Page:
Fibromyalgia, for example, is extremely similar to the myofascial pain syndrome and it happens quite often to misdiagnose patients who suffer from one of these medical conditions (or from both, since this is very common as well).

Most of the times, patients will be diagnosed to suffer only from MPS (or only from fibromyalgia), when in reality they are affected by both of the syndromes.

Both myofascial pain syndrome and fibromyalgia are associated with the above-mentioned trigger points, but in the case of the latter syndrome, the pain is felt throughout the entire body (while in the case of MPS, the pain is usually asymmetrical, meaning that it can be felt only on one part of the body).

When diagnosing fibromyalgia, all the 18 trigger points in the human body are analyzed and if the patient shows pain in at least 11 of them, then he/she will be diagnosed with fibromyalgia.

At the same time, in the case of this latter medical condition, the medical professionals will usually want to make further examinations and to see if the syndrome is not associated with other health issues (thyroid, digestive issues, and so on). With MPS, the diagnosis only involves the examination of the painful areas though.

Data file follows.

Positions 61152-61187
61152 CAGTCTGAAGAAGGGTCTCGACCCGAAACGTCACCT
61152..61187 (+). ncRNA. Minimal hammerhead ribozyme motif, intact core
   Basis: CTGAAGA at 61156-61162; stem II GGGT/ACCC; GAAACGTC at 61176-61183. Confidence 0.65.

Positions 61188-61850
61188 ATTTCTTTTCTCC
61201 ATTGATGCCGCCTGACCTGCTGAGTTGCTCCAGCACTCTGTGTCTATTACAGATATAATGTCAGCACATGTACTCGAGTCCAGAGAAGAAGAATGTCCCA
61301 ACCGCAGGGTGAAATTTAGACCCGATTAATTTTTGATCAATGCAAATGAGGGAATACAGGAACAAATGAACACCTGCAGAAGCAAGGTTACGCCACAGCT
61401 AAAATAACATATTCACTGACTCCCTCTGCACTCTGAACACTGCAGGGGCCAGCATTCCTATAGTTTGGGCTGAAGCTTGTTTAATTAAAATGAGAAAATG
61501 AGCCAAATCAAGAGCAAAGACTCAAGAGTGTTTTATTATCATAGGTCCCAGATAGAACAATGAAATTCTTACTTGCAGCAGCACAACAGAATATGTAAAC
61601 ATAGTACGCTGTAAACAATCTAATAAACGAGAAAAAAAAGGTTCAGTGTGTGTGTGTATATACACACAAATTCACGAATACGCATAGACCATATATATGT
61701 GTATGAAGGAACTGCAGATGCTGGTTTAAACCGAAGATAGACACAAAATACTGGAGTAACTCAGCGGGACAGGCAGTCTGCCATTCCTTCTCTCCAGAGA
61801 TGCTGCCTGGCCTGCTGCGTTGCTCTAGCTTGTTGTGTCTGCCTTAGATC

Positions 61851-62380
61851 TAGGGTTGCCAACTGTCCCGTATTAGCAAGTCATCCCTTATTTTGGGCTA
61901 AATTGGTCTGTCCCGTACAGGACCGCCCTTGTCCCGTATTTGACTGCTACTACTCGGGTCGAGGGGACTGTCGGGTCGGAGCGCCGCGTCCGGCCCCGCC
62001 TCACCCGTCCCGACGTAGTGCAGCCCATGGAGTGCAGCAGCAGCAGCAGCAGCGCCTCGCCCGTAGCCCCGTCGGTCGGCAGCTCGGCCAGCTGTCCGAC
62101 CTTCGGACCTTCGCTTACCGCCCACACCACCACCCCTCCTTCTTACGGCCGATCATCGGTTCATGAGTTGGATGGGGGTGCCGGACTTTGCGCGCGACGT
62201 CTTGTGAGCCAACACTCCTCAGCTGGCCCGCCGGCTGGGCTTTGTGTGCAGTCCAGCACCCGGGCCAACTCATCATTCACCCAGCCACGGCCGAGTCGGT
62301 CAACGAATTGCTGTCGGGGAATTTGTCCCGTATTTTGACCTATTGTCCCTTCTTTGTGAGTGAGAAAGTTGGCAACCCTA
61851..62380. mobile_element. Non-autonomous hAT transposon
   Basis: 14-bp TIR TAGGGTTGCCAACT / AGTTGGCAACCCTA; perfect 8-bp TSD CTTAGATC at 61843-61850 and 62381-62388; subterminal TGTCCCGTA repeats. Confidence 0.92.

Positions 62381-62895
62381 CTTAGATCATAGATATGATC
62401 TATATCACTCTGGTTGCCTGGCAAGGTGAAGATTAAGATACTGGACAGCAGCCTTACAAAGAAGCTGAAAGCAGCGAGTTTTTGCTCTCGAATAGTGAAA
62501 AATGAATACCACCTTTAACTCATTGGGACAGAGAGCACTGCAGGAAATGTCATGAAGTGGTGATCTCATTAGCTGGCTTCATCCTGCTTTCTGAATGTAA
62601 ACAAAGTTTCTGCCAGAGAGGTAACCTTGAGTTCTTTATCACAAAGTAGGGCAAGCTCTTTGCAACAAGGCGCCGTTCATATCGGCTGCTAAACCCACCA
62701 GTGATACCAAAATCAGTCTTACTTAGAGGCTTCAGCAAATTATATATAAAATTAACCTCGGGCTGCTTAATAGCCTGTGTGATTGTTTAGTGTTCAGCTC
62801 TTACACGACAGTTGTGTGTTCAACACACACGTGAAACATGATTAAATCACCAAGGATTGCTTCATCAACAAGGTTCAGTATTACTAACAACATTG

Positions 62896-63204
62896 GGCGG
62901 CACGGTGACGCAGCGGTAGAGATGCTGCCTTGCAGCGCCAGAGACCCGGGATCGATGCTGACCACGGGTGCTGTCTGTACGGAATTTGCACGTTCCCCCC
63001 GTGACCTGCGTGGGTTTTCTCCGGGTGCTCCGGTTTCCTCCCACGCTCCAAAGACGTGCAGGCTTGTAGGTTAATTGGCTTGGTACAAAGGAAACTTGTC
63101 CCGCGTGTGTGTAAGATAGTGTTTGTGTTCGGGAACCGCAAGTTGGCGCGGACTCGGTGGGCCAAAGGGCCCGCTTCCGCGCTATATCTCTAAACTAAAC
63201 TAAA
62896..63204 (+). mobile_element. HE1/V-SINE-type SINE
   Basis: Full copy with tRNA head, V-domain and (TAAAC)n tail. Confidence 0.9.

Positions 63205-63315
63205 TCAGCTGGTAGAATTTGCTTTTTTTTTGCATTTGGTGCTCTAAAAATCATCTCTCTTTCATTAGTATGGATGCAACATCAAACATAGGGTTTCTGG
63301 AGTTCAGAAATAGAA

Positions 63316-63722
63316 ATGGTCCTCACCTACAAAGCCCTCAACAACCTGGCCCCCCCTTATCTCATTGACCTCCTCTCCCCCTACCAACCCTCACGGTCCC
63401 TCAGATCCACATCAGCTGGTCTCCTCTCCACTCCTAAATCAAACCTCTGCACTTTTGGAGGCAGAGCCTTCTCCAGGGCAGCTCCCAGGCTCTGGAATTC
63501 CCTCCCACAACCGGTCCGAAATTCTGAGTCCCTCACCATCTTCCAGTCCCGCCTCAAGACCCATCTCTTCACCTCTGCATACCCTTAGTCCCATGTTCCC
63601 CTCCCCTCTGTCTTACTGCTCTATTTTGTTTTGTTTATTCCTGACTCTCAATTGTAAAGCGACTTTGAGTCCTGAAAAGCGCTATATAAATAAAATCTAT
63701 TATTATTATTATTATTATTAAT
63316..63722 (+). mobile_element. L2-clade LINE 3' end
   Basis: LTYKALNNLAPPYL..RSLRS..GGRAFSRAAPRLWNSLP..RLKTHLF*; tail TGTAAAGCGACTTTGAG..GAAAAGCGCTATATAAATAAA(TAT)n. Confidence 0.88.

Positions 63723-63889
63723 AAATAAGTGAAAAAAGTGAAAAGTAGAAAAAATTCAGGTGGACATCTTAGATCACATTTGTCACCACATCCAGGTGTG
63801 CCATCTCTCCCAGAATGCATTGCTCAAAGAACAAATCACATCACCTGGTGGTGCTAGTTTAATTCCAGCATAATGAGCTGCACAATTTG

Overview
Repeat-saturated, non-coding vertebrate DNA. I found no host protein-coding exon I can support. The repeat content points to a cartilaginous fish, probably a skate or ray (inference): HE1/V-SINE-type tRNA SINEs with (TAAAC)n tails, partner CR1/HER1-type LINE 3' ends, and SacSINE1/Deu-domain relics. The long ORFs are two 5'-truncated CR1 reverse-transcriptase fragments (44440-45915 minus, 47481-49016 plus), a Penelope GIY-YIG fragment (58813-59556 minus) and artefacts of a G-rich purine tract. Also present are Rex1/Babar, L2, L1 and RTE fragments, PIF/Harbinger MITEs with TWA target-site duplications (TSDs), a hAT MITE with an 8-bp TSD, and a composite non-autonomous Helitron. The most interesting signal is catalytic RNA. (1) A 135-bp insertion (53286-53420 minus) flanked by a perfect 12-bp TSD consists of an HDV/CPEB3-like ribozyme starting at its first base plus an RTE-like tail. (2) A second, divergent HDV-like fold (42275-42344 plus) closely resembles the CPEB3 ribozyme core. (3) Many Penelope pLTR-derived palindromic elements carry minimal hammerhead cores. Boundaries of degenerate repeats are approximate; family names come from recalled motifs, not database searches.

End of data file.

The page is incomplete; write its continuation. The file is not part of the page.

There are multiple differences between these two syndromes, including symptoms that appear in one and do not appear in the other one.

For instance, patients with fibromyalgia may experience a general state of confusion, allergies and even panic attacks.

At the same time though, those patients who suffer from myofascial pain syndrome can experience memory issues, tinnitus (hearing a sound in the ears) and they may notice that they sweat more without having any obvious reason.

MPS and Its Treatment

The myofascial pain syndrome is treatable and while there may not be an actual cure for it, patients can be relieved from pain through various ways. Usually, the physician will recommend a combination of drugs and alternative/home remedies.

These drugs can include pain killers, sleeping pills and even anti-depressants (depending on the severity of the case, as well as on the particular symptoms).

Furthermore, the medical professional will recommend stress-reduction techniques and low-impact exercises that help relieving the patient both from the tenderness/stiffness and from the stress.

Yoga, Tai-Chi, acupuncture and other alternative medicine-type of remedies are also recommended quite often.